“If I caught him—” Taffy began: but the poor child, who for two minutes had been twisting his face heroically, interrupted with a wail:
“Oh, mother! my foot—it hurts so!”
FACE TO FACE.
The first winter had interrupted all work upon the rock; but Taffy and his men had used the calm days of the following spring and summer to such purpose that before the end of July the foundations began to show above high-water neaps, and in September he was able to report that the building could be pushed forward in any ordinary weather. The workmen were carried to and from the mainland by a wire hawser and cradle, and the rising breastwork of masonry protected them from the beat of the sea. Progress was slow, for each separate stone had to be dovetailed above, below, and on all sides with the blocks adjoining it, besides being cemented; and care to be taken that no salt mingled with the fresh water, or found its way into the joints of the building. Taffy studied the barometer hour by hour, and kept a constant look-out to windward against sudden gales.
On November 16th the men had finished their dinner, and sat smoking under the lee of the wall, when Taffy, with his pocket-aneroid in his hand, gave the order to snug down and man the cradle for shore. They stared. The morning had been a halcyon one; and the northerly breeze, which had sprung up with the turn of the tide and was freshening, carried no cloud across the sky. Two vessels, abrigantine and a three-masted schooner, were merrily reaching down-channel before it, the brigantine leading; at two miles’ distance they could see distinctly the white foam running from her bluff bows, and her forward deck from bulwark to bulwark as she heeled to it.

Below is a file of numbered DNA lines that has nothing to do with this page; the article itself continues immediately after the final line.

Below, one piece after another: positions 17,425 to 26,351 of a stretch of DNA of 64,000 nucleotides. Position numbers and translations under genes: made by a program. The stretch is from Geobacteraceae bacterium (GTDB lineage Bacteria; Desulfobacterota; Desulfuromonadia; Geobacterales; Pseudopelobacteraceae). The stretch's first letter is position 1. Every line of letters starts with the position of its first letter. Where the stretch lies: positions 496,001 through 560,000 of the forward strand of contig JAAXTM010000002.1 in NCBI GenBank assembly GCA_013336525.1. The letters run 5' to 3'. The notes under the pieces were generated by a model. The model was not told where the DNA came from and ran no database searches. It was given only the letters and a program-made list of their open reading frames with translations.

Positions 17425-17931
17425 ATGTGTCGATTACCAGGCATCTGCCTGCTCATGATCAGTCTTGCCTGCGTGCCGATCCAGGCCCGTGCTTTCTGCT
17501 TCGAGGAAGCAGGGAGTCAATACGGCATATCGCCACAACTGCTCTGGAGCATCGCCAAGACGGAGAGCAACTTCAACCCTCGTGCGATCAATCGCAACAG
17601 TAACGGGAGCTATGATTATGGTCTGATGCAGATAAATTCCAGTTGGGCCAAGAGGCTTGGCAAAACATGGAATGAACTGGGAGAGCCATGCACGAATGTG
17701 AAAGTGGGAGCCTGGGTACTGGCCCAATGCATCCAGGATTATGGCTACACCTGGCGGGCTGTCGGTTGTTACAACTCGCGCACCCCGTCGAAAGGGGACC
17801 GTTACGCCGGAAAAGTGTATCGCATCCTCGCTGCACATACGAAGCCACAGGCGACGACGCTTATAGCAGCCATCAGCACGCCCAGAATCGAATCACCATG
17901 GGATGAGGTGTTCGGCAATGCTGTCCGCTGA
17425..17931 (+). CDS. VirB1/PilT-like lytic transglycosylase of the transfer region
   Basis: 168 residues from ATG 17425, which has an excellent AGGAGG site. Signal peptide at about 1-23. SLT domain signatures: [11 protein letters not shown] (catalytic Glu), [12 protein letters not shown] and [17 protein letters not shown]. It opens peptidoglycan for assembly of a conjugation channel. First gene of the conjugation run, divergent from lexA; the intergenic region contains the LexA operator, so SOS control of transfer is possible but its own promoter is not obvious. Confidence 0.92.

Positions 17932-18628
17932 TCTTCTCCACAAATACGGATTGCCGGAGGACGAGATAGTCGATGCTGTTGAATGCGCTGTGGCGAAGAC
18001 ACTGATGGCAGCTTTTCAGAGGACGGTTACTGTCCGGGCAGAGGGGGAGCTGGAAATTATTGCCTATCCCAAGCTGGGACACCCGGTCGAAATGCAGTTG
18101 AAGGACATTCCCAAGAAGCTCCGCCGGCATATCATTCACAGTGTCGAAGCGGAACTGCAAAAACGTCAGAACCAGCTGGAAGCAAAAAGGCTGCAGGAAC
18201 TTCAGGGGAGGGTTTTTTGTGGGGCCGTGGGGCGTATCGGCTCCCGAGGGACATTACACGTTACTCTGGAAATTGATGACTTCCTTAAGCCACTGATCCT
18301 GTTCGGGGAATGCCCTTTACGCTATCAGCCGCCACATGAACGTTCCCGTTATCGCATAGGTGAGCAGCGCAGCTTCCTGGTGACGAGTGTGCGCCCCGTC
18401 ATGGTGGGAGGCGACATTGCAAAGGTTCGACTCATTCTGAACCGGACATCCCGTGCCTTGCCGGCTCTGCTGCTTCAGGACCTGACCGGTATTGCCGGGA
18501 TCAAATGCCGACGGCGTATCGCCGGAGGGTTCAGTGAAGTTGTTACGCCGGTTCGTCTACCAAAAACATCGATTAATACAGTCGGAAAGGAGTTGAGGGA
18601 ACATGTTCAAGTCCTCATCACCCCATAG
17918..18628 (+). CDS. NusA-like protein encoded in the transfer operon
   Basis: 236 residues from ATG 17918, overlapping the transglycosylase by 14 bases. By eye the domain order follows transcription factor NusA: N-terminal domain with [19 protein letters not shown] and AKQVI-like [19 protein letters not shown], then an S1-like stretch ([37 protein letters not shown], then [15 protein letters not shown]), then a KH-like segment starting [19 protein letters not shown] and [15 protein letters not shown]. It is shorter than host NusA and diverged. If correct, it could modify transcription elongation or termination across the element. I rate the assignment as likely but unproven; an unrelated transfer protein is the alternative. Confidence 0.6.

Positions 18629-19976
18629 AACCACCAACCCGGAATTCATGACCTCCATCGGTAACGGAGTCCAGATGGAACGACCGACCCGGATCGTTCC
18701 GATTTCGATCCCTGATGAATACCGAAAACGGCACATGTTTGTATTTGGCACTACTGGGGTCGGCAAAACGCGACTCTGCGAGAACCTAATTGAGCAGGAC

One or two grumbled. Half a day’s work meant half a day’s pay to them. It was all very well for the Cap’n, who drew his by the week.
“Come, look alive!” Taffy called sharply. He pinned his faith to the barometer, and as he shut it in its case he glanced at the brigantine and saw that her crew were busy with the braces, flattening the forward canvas. “See there, boys. There’ll be a gale from the west’ard before night.”
For a minute the brigantine seemed to have run into a calm. The schooner, half a mile behind her, came reaching along steadily.
“That there two-master’s got a fool for a skipper,” grumbled a voice. But almost at the moment the wind took her right aback—or would have done so had the crew not been preparing for it. Her stern swung slowly around into view, and within two minutes she was fetching away from them on the port tack, her sails hauled closer and closer as she went. Already the schooner was preparing to follow suit.
“Snug down, boys! We must be out of this in half an hour.”